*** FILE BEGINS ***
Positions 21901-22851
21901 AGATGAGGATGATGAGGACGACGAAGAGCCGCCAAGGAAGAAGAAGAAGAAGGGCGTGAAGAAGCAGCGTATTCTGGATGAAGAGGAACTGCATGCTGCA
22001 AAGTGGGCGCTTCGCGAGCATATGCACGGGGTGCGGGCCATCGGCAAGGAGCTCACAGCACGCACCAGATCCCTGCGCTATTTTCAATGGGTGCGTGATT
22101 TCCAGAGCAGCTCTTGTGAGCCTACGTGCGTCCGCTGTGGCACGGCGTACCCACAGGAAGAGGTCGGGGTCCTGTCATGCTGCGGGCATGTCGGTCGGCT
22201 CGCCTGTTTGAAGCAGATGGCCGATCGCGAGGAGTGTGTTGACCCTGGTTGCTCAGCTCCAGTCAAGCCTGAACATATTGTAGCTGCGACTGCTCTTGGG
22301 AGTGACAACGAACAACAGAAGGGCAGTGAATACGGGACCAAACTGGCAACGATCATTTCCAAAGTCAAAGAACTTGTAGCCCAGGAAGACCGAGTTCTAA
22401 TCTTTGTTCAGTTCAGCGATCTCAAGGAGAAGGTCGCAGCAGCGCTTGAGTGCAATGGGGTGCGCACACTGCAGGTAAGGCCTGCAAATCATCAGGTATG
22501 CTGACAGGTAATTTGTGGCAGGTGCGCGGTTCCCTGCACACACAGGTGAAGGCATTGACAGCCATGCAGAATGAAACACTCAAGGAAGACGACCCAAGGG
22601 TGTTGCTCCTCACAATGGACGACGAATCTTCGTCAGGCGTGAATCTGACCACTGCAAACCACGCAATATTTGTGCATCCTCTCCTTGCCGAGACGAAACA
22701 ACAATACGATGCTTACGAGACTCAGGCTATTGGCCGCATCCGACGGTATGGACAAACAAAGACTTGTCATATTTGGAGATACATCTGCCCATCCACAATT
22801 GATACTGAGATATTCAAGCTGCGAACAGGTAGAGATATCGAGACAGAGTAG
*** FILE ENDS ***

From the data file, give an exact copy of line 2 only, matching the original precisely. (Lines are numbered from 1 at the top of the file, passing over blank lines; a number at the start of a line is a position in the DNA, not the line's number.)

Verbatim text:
21901 AGATGAGGATGATGAGGACGACGAAGAGCCGCCAAGGAAGAAGAAGAAGAAGGGCGTGAAGAAGCAGCGTATTCTGGATGAAGAGGAACTGCATGCTGCA